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Session 50 - Molecular Outflows, Stellar Jets, and Herbig-Haro Objects.
Display session, Tuesday, January 14
In this paper we explore the effect of radiative losses on hydrodynamic jet collimation models appropraite to Young Stellar Object (YSO). Building on a previous non-radiative study (Frank amp; Mellema 1996) we demonstrate that supersonic jets are a natural and robust consequence of wind-blown bubbles formed from central YSO winds interacting with aspherical environmental density distributions. Our new simulations show that the the addition of raditive cooling makes purely hydrodynamic jet collimation particularly effective. We find a number of of time-dependent processes can contribute to the collimation. The relative strengh of the different processes depends on the age of the system and the initial parameters characterizing the wind and environment. As predicted by Frank amp; Mellema 1996 we find that flow-focusing at an oblique inner shock becomes more effective when raditaive cooling is included. An unexpected feature of these simulations is the production of cool (T < 10^4 K), dense jets through the development of conical converging flows at the poles of the wind blown bubbles. For steady winds the formation of these jets occurs early in the evolution of the wind-blown bubbles. At later times we find the dynamical time scale for the jet material becomes comparible to its cooling time and the jet beam becomes hot (T \approx 10^6 K). The duration of the cool jet phase depends upon \dot M_w and V_w: the mass loss rate and velocity of the wind. High \dot M_w and low V_w produce longer cool jet phases.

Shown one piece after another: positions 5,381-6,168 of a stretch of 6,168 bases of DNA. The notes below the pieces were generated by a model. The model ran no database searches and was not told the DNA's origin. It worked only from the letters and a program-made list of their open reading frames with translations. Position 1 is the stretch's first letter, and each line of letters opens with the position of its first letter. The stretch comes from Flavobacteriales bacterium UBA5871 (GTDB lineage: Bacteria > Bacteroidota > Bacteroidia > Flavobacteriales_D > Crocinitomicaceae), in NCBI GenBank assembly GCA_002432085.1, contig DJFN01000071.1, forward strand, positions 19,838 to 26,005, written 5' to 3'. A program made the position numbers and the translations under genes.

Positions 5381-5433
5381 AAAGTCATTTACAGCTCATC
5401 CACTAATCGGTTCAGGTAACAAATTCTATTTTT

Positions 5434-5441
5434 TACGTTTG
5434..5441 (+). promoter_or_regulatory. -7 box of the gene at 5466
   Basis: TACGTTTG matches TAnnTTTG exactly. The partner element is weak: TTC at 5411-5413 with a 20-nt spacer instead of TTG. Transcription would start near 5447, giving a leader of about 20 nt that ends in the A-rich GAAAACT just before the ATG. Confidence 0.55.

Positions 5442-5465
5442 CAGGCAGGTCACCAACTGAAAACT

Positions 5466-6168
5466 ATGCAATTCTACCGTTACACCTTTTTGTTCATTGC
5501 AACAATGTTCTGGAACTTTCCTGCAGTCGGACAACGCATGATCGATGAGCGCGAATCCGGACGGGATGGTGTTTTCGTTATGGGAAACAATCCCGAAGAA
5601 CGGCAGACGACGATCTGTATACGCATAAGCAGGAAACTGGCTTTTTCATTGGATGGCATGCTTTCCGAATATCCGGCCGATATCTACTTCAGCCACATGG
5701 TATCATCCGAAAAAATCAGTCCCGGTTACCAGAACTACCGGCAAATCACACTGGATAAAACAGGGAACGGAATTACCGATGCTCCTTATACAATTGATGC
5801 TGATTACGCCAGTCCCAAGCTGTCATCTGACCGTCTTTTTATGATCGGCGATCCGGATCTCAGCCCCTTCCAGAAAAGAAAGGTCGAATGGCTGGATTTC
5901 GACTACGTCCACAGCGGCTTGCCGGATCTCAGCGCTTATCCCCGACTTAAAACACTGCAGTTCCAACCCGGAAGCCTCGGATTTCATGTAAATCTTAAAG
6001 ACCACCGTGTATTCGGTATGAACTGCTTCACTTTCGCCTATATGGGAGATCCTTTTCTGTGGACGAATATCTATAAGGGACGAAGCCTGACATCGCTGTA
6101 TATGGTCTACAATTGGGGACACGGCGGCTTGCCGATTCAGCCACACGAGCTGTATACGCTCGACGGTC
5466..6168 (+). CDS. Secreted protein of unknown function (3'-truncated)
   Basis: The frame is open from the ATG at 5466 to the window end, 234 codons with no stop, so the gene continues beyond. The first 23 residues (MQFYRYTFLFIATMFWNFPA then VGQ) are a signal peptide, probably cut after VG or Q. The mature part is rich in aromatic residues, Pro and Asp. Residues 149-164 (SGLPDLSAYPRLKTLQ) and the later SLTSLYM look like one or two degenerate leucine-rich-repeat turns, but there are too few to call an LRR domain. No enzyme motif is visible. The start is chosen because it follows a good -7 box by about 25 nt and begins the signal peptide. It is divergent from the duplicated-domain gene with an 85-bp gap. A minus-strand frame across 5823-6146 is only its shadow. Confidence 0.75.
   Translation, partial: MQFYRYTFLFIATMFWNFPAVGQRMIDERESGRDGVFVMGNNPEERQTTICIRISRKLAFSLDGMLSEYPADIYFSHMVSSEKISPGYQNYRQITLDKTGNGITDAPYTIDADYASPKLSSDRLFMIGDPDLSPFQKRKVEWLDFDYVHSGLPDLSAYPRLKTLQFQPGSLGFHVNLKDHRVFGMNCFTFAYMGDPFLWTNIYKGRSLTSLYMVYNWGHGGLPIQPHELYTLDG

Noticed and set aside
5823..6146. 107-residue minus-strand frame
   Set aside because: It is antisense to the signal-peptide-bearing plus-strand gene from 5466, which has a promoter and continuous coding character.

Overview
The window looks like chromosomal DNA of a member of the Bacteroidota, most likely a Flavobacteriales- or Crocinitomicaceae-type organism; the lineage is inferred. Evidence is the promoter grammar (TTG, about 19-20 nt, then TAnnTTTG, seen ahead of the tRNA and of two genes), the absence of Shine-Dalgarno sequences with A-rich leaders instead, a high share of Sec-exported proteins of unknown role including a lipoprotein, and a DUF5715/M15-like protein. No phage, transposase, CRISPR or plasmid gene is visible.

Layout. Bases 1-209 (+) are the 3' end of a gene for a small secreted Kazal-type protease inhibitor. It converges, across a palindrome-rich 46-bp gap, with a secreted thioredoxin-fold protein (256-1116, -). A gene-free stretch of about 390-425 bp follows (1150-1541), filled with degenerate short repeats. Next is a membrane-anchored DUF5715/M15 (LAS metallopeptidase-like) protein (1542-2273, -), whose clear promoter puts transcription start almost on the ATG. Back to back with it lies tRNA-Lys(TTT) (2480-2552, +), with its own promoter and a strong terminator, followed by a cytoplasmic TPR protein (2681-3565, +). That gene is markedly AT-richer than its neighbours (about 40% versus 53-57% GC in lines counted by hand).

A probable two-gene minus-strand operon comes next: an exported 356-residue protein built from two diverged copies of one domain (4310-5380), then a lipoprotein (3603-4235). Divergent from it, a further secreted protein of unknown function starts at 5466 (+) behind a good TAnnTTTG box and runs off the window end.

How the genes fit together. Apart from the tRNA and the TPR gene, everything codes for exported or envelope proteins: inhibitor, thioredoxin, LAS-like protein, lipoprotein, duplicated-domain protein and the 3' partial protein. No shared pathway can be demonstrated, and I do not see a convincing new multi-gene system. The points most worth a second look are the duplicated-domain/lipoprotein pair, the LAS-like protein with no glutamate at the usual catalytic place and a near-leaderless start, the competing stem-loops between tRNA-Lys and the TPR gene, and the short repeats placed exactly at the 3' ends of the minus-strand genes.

Program listing for Tuesday